This story has been updated from 7:30 a.m. EDT with a correction, noted at bottom.
NEW YORK (TheStreet) -- Ever wonder how discount retailer Target's (TGT) famous bull's-eye campaign came about? Richard Kirshenbaum, an adman with an eye for art working on the Target campaign in 1996, was inspired to use the bull's-eye as the discount retailer's logo after getting some inspiration from Alexander Calder's The Red Sea.
Calder's gouache painting, using red to denote the sea, shows circles that are both outlined and filled-in as part of the sea. A lone black circle is filled in and sits slightly underneath a rising (or setting) orange sun. It's not that far off from the Target bull's-eye.
Art has "always been something that's impacted me in my endeavors in the creative field," he told TheStreet in an interview. "As a little kid I can remember going to the Whitney and seeing [Alexander] Calder's Circus." His love of visual items led him not just into advertising as a career; he made art a center of his investment portfolio.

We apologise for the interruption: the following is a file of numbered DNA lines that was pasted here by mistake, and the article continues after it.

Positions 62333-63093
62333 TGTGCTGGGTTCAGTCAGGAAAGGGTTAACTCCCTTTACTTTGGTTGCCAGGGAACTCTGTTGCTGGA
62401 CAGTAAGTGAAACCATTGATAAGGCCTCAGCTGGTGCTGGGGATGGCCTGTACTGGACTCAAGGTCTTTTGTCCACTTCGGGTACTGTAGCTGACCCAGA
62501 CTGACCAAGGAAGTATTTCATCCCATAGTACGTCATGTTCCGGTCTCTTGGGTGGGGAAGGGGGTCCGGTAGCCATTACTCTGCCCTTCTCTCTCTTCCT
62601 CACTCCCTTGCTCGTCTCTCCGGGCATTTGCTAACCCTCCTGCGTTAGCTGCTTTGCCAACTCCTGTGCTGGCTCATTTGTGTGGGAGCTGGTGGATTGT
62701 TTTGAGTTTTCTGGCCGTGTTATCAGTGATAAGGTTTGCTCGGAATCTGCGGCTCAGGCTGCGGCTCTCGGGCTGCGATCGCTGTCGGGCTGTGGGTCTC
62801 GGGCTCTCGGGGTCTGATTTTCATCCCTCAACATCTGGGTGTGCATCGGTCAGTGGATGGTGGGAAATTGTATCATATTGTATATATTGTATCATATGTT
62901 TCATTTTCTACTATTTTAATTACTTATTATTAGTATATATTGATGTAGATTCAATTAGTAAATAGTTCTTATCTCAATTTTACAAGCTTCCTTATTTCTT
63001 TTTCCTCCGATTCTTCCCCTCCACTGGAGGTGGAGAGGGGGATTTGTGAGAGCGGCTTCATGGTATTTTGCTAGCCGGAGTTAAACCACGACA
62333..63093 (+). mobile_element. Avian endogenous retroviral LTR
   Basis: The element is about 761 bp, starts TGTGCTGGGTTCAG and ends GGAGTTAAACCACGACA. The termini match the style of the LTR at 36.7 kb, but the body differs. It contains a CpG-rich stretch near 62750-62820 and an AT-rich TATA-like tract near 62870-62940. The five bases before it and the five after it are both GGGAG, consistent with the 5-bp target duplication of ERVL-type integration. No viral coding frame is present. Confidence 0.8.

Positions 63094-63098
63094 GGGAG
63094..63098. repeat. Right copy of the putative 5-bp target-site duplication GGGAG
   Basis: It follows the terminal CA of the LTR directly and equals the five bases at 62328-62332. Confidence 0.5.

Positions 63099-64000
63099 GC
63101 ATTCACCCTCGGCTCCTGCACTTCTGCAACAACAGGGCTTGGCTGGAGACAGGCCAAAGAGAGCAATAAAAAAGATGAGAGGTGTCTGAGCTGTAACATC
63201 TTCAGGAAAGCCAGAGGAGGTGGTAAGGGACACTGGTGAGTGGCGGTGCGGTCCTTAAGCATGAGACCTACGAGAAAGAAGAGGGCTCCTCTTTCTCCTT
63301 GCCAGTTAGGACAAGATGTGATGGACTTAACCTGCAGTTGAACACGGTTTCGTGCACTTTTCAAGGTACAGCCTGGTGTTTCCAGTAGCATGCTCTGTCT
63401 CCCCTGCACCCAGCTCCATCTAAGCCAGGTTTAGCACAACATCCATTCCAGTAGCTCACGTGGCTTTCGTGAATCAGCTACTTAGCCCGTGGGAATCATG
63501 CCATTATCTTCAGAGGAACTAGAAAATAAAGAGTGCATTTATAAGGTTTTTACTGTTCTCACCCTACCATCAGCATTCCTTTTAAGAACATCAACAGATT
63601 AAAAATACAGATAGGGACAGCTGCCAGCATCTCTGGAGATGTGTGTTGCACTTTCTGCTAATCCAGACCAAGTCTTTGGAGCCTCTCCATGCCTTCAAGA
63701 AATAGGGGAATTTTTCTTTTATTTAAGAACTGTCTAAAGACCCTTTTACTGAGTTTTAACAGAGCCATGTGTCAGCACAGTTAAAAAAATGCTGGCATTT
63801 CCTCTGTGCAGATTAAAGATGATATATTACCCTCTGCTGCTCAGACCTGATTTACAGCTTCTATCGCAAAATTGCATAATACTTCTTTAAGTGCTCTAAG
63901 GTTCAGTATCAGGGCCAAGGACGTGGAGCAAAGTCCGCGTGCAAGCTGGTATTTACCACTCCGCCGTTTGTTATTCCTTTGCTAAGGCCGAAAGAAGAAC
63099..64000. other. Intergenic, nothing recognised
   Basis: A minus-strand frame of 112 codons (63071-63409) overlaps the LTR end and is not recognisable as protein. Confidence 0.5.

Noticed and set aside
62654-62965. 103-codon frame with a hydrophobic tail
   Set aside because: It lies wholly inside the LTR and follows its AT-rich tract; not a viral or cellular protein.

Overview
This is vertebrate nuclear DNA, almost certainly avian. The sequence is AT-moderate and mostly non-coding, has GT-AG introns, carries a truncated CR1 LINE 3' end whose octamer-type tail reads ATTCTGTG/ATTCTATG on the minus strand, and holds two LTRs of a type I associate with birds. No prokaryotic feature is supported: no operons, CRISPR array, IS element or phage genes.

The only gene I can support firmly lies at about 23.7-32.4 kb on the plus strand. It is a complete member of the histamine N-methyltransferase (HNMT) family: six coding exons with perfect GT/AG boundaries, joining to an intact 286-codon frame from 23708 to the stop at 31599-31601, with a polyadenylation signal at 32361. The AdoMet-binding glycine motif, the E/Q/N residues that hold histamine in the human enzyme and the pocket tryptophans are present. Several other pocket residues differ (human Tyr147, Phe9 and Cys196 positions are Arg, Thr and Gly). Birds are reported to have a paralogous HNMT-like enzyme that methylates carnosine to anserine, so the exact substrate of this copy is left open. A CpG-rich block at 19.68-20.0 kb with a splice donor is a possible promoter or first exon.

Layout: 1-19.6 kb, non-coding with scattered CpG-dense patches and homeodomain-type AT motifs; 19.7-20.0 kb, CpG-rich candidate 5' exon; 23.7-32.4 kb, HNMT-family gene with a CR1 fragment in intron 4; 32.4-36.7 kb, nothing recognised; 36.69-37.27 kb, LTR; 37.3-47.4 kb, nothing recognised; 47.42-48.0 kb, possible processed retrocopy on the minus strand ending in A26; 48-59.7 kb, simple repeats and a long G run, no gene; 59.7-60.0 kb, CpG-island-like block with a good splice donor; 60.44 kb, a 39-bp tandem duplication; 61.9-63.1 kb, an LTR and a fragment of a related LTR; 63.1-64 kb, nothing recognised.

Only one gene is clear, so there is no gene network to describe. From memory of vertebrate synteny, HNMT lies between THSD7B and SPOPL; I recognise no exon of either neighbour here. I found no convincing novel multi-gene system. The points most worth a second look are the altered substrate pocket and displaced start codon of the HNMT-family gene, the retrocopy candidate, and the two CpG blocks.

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Kirshenbaum, boyishly blond and handsome at 53, started his advertising career straight out of Syracuse University in 1983 as a receptionist for one of the few female advertising executives at the time, Lois Korey. At just 26, he took his savings and founded his own agency with partner Jonathan Bond, transforming it within a year to one of New York's hottest ad houses. He sold out to MDC Partners (MDCA) in 2011. Along the way, Kirshenbaum, who founded NueStudioGroup/SWAT in 2011, became rich enough to create his own personal art collection while writing a memoir Madboy: My Journey from Adboy to Adman.
In his professional life, Kirshenbaum has no doubt been successful. But even smart people make mistakes when it comes to investing.